Tuesday, February 17, 2009

Tax credit may drive additional home renovations

January’s federal budget introduced a temporary Home Renovation Tax Credit of 15 per cent (up to a maximum of $1,350) for eligible home renovations and alterations, including things like renovating a kitchen, building a deck, installing a new furnace or purchasing new windows.
The federal government explained that the purpose of the tax credit is to provide a temporary incentive for Canadians to undertake new renovation projects or accelerate planned future projects, with the overall goal of stimulating the Canadian economy and boosting the energy efficiency of Canada’s homes.
For homeowners who were already considering renovations, it would seem to make sense to take advantage of the 2009 tax credit. However, an increase in renovations will also mean an increased demand for contractors, which may lead to opportunists taking advantage of eager homeowners.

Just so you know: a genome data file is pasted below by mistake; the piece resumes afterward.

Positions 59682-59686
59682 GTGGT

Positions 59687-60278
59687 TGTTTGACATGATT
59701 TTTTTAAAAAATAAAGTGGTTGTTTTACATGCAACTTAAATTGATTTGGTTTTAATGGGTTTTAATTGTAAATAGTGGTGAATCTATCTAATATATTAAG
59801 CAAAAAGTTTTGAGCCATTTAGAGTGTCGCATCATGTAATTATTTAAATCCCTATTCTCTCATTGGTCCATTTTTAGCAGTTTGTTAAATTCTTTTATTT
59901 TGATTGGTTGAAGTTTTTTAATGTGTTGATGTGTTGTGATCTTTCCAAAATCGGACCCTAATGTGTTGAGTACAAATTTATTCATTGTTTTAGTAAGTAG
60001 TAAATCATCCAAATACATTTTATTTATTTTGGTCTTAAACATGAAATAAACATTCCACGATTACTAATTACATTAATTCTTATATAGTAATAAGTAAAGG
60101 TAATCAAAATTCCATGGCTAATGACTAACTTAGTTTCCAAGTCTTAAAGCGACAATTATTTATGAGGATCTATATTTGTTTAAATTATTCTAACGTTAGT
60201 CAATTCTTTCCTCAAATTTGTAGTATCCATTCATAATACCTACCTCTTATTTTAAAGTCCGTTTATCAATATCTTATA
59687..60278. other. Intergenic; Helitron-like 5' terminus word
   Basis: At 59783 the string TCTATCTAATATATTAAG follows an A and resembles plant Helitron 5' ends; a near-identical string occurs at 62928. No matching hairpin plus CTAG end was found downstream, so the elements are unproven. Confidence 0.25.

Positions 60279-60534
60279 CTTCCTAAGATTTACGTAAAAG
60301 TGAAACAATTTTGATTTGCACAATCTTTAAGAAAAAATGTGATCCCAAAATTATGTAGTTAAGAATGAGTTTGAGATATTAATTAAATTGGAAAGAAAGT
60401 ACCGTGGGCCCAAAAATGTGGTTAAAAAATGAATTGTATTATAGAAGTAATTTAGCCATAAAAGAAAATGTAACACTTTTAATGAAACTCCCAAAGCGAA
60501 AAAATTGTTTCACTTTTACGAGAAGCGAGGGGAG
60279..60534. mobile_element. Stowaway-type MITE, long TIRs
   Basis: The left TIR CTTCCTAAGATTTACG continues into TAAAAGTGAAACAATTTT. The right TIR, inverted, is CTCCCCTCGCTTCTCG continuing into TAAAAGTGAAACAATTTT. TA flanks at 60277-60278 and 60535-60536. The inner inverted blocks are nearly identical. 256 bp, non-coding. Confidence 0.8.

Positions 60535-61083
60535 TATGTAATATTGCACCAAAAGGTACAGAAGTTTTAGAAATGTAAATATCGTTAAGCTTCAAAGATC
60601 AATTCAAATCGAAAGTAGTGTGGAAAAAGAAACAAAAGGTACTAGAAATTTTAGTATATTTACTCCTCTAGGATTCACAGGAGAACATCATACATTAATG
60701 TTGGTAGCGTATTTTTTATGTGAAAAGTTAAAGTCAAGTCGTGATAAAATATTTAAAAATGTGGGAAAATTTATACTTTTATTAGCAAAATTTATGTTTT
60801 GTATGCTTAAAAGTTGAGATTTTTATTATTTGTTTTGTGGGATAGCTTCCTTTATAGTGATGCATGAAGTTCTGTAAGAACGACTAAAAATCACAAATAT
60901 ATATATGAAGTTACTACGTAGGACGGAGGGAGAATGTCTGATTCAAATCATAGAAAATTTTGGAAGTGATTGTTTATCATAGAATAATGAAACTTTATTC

The Better Business Bureau (BBB) of Manitoba and Northwestern Ontario advises that home repair rip-offs are among the most common types of scams. The BBB warns that the contracting industry is “plagued with fly-by-night scam artists that show up on your doorstep offering to do house and yard work for exorbitant fees.”
According to the Bureau, home repair rip-off artists typically request that you pay fees up front before the work is completed, refuse to provide a written receipt and complete work poorly. Homeowners are advised to watch out for companies that knock on your door offering to do work, regularly over bill or that charge for services you have not requested.
The BBB suggests getting estimates from a minimum of three contractors who have permanent addresses in your area.

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